Break of season considerations

For most of the Southwest, the break of the season (particularly on the west coast) was the 2nd of May.

Pastures which germinated at that time have enjoyed some warm weather with good growth rates and are well and truly at the 3-leaf stage. With recent rain, these pastures are now well established with good density and a grazing rotation can commence in most instances. Later-sown paddocks are still some weeks away, these can be allocated toward the back end of a rotation. Even if some paddocks are late into the rotation, seedling tillers can support more than 3 live leaves and if the first leaf is lost it is only a tiny amount in comparison to the potential growth of the fourth leaf (see photo).

Ryegrass plant in the 4-leaf stage on 7th June. Note the first leaf is still in good condition


While we can make a start for this year's grazing season, it is important not to overestimate the amount of feed available; dry matter is very low (10-13%) and plants are low in fibre which makes them still quite soft and vulnerable. It is wise to maintain a high level of supplementary feed and have only short on/off grazing events when grazing starts to avoid over-grazing below the ideal 4-6cm residual. This also makes the transition to grass in the diet more favourable to maintaining rumen function. Once underway, observation of post-grazing residuals and milk production is critical to adjust rations accordingly.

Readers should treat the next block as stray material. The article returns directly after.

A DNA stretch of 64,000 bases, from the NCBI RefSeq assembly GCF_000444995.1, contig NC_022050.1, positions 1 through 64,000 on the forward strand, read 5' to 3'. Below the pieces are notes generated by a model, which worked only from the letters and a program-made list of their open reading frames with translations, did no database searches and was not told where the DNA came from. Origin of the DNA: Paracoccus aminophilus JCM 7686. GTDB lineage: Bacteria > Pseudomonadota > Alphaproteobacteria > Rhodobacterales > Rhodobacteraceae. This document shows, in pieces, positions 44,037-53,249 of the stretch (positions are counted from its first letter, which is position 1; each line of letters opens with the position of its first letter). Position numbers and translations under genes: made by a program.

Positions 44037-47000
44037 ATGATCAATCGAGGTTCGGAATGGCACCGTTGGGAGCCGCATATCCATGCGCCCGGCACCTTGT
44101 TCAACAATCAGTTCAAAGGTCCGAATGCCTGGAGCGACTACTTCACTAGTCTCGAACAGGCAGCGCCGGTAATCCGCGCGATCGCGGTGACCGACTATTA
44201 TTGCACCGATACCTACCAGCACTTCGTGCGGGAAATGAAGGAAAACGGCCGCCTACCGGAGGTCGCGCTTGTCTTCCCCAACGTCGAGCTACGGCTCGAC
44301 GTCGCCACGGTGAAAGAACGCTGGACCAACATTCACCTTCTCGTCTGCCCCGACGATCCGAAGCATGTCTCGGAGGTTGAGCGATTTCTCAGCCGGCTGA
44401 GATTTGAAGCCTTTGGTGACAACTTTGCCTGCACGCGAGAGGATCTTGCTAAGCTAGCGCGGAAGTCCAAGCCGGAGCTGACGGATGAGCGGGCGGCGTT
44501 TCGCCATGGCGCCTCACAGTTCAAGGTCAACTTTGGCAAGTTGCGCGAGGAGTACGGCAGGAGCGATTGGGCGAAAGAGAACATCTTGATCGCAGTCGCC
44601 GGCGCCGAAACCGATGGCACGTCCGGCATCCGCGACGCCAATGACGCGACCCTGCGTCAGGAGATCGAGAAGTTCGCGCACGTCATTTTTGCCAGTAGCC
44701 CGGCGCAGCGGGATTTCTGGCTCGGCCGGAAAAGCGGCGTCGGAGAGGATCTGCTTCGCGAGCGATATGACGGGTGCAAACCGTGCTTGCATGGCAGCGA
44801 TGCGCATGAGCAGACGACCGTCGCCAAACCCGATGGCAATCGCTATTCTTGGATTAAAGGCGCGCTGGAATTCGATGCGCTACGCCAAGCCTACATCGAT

The warm start to the growing season has resulted in some reports of redlegged earth mite and lucerne flea damage to young pastures. Remember to check pastures often and include a relevant pesticide in spraying programs early to control infestations as soon as possible. 

As we approach the colder months, the ideal rotation speed is likely to stretch well beyond 35 days. This and the low fibre content of the grass will mean roughage will be an important part of the diet for quite some time. 

All the principles of good grazing management are covered in the Feeding Pastures for Profit course, please contact Indi Brockman if you are interested in attending (location/timing dependant on interest).

You're viewing the Western Dairy website. To view other regional dairy information, select a region.
Cookies help Dairy Australia improve your website experience. By using our website, you agree to our use of cookies.